Capital Gains Tax rules change for couple separations
Steve Tebbutt · October 9th 2023 · read
Divorce or dissolution can be a painful process, but new rules relating to Capital Gains Tax (CGT) should ease some of the tax complications couples face when splitting assets.
Under UK tax rules, assets can be transferred between married couples and civil partners without triggering a CGT charge. But difficulties can arise once a relationship breaks down.
Under the old rules this exemption only applied to assets transferred within the tax year of separation — giving some couples just months to sort their finances tax efficiently.
What are the new Capital Gains Tax rules for separating couples?
The new rules, which came into force this April, give separating couples welcome breathing space, as they now have up to three years to transfer assets without incurring CGT. If this transfer is part of a formal separation agreement, then there is no time limit on this CGT exemption.
Steven Tebbutt, Director of Tax & HCA, comments, “The recent adjustments to CGT rules in the context of separations offer a unique set of opportunities for our private tax clients undergoing divorce or dissolution. These changes, effective since April 2023, presents individuals with an opportunity to think strategically about their financial affairs during a challenging period.
With the extended window of up to three years for CGT-exempt asset transfers, couples can now take a more deliberate and considered approach to the division of their assets with less fear of onerous tax consequences. The relaxation in the rules means that couples now have an opportunity to minimise tax without being the same level of pressure at what is already a difficult time”.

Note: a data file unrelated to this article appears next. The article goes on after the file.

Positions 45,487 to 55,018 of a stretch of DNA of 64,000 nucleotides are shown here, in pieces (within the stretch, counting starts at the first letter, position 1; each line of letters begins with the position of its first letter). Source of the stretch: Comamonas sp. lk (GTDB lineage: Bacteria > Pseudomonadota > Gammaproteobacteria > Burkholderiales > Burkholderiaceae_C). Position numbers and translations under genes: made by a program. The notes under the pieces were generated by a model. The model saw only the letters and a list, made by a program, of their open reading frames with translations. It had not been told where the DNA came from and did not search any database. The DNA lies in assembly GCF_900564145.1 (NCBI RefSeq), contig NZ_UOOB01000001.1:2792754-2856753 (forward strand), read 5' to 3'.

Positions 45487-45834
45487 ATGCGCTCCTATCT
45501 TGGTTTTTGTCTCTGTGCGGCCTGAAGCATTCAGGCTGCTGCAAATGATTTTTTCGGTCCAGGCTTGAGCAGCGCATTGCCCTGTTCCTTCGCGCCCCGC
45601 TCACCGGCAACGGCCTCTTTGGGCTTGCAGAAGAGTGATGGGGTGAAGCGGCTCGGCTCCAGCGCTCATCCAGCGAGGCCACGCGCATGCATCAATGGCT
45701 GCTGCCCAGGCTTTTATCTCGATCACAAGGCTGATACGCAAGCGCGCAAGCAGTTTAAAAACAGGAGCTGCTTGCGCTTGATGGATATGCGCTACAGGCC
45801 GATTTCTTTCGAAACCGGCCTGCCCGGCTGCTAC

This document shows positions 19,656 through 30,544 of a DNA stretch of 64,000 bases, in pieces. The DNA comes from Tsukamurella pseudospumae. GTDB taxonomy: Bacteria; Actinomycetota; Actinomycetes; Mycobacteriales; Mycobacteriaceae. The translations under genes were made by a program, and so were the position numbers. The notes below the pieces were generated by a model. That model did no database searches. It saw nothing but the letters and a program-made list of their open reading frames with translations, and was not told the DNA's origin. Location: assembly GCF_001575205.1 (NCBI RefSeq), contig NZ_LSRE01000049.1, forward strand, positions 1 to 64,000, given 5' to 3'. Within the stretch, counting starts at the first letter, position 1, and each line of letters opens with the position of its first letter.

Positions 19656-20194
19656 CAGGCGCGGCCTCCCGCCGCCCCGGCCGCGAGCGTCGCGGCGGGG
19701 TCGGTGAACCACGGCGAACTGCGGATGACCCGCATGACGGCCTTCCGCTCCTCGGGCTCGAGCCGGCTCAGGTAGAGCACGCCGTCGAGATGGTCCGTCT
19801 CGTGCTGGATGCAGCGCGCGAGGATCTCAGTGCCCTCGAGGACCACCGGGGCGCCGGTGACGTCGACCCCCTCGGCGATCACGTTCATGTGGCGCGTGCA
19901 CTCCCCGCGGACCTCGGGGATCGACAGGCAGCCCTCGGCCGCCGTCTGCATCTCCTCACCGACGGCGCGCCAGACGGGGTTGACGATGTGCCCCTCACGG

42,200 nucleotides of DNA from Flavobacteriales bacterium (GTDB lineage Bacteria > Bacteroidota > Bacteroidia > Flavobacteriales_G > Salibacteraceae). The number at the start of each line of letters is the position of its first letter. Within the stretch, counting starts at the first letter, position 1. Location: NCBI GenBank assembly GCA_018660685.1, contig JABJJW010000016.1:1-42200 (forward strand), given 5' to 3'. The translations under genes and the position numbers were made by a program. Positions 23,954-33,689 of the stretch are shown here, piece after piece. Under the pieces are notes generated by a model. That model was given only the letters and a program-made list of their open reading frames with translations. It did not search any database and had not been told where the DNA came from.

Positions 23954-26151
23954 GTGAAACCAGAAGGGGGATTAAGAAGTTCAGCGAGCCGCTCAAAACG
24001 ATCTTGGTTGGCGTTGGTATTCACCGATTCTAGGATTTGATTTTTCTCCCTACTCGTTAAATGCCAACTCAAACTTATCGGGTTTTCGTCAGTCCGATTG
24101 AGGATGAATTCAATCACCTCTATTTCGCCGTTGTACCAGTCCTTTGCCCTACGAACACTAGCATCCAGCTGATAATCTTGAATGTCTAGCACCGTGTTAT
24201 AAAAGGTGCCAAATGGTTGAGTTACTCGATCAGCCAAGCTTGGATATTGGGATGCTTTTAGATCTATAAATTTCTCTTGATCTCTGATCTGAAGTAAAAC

Beyond the relief of extended time frames, the ability for the departing spouse to allocate Private Residence Relief (PRR) between the former family home and other properties adds a layer of flexibility that can lead to substantial tax savings.
What are the Capital Gains Tax rules for separating couples who own a house together?
This relaxation of the CGT rules will also benefit couples who own a house together. Ordinarily the sale of a family home is not subject to CGT if it is your primary residence – under Private Residence Relief (PRR) rules.
However, if a couple splits and one partner moves out, before April this year they could have lost this PRR after nine months. This meant they could have faced a significant tax bill if the house was subsequently sold, and the gain was above the CGT threshold – currently £6,000.
Now, separating couples have at least three years to sell a property before this tax applies. In addition, the leaving spouse or partner can now elect how their PRR is split between a former family home and any other property they might have since acquired.
The changes should help many couples who now don’t have to sell the family home during their separation, two hugely stressful life events, in order to avoid a substantial tax bill.
Steven concludes, “Of course, comprehensive tax planning should still be sought to ensure CGT savings are maximised and to ensure that other taxes (such as Stamp Duty Land Tax) are carefully managed, but there is now greater scope to minimize tax liabilities when handling shared residences during separations.”
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